The Caravan and Motorhome Club (CAMC) and the experts it drafted to help clean up the mess caused by a January cyberattack still can’t figure out whether members’ data was stolen. According to an update shared with members late last week and now published on its website, the CAMC listed all the different types of data that might have been accessed, and all the data that definitely wasn’t, but remained firmly on the fence as to whether any theft actually took place. “The cyber security team conducting the forensic investigation cannot confirm that any member data has been accessed, stolen, or is being used in an unauthorized manner,” said Nick Lomas, director general at the CAMC.
The government of Canada has its sights set on banning the Flipper Zero, an adorable handheld hacking device that is cherished by security researchers and hobbyist hackers and has gained a sizable following on TikTok. The device is modeled and named after the virtual dolphin from the movie Johnny Mnemonic, and it’s essentially a Tamagotchi you can use to hack stuff. Flipper can scan radio frequencies and clone key fobs, control infrared-based devices, and is generally a kind of Swiss Army knife for security researchers, who actually use it to improve device security. It’s also used by hobbyists who like playing around with computers, and more generally it’s just really adorable. But there’s a lot of misinformation floating around about its capabilities due to bombastic—and often staged—videos on TikTok and other social media platforms.
A still-active phishing campaign using individualized phishing lures is targeting senior corporate accounts in Microsoft Azure environments, said researchers from Proofpoint. The campaign, which may be financially motivated, frequently targets sales directors, account managers and finance managers as well as individuals with titles such as “vice president, operations” or “president & CEO,” Proofpoint said in a Monday blog post.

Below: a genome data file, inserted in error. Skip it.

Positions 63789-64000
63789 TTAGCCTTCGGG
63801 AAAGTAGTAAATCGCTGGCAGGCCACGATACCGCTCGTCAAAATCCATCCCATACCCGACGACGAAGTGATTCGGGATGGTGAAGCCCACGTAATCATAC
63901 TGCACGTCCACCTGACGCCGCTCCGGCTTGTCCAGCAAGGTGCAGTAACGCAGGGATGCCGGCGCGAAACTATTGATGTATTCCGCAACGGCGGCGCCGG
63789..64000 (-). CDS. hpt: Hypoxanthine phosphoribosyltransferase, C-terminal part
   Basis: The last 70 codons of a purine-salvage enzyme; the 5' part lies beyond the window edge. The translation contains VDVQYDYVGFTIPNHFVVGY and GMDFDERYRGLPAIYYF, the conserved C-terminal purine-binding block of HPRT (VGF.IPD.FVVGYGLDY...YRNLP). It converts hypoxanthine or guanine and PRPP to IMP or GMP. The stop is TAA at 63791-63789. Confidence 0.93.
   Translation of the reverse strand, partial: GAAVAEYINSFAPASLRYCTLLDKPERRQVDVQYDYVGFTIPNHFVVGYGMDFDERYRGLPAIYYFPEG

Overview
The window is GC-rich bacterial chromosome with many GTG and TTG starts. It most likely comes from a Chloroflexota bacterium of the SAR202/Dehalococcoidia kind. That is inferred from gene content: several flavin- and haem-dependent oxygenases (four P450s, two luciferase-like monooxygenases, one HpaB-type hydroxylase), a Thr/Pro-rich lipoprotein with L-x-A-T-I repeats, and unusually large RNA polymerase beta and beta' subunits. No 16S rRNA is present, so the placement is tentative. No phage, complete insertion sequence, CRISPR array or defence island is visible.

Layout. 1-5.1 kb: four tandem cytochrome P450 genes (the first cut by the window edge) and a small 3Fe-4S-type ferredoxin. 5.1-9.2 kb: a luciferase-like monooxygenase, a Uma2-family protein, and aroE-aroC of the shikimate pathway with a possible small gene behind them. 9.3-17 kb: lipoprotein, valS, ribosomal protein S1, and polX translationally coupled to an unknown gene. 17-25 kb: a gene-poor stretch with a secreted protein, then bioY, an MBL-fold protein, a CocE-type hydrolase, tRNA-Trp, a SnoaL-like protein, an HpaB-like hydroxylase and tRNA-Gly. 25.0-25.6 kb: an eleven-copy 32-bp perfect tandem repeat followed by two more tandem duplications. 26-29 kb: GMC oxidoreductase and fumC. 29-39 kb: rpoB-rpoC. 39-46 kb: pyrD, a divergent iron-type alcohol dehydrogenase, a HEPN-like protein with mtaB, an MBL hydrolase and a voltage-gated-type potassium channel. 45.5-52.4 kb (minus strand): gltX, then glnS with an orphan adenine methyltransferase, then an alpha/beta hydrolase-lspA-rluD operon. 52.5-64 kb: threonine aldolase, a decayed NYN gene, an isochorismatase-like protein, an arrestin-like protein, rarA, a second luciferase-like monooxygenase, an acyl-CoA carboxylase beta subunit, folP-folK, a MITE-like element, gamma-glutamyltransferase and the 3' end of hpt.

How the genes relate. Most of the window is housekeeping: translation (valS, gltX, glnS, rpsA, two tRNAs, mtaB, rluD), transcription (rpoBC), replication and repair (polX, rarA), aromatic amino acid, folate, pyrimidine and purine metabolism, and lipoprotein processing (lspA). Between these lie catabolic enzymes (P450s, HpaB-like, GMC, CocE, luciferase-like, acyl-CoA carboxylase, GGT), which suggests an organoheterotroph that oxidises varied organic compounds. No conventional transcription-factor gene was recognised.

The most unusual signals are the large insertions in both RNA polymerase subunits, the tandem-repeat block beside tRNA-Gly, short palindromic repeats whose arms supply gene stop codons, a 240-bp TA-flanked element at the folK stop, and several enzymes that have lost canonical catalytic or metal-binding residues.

In today’s digital age, your personal information is more valuable than ever. Unfortunately, this also makes it a prime target for identity theft. Understanding this threat, detecting it, and knowing how to protect yourself are essential elements in safeguarding your online digital life. Identity theft occurs when someone unlawfully obtains your personal information – your name, identification numbers like your Social Security or passport number, or credit card details, for example – to commit fraud or other crimes.
Starting March 13th, telecommunications companies must report data breaches impacting customers’ personally identifiable information within 30 days, as required by FCC’s updated data breach reporting requirements. FCC’s final rule follows several proposals published in January 2024, one year earlier in January 2023, and first circulated in January 2022, focused on modernizing the commission’s breach notification rules so that telecom carriers have to notify customers of security breaches as fast as possible. The updated data breach reporting rules aim to ensure that “providers of telecommunications, interconnected Voice over Internet Protocol (VoIP), and telecommunications relay services (TRS) are held accountable in their obligations to safeguard sensitive customer information, and to provide customers with the tools needed to protect themselves in the event that their data is compromised.”
Bank of America is warning customers of a data breach exposing their personal information after Infosys McCamish Systems (IMS), one of its service providers, was hacked last year. Customer personally identifiable information (PII) exposed in the security breach includes the affected individuals’ names, addresses, social security numbers, dates of birth, and financial information, including account and credit card numbers, according to details shared with the Attorney General of Texas. Bank of America serves approximately 69 million clients at over 3,800 retail financial centers and through approximately 15,000 ATMs in the United States, its territories, and more than 35 countries.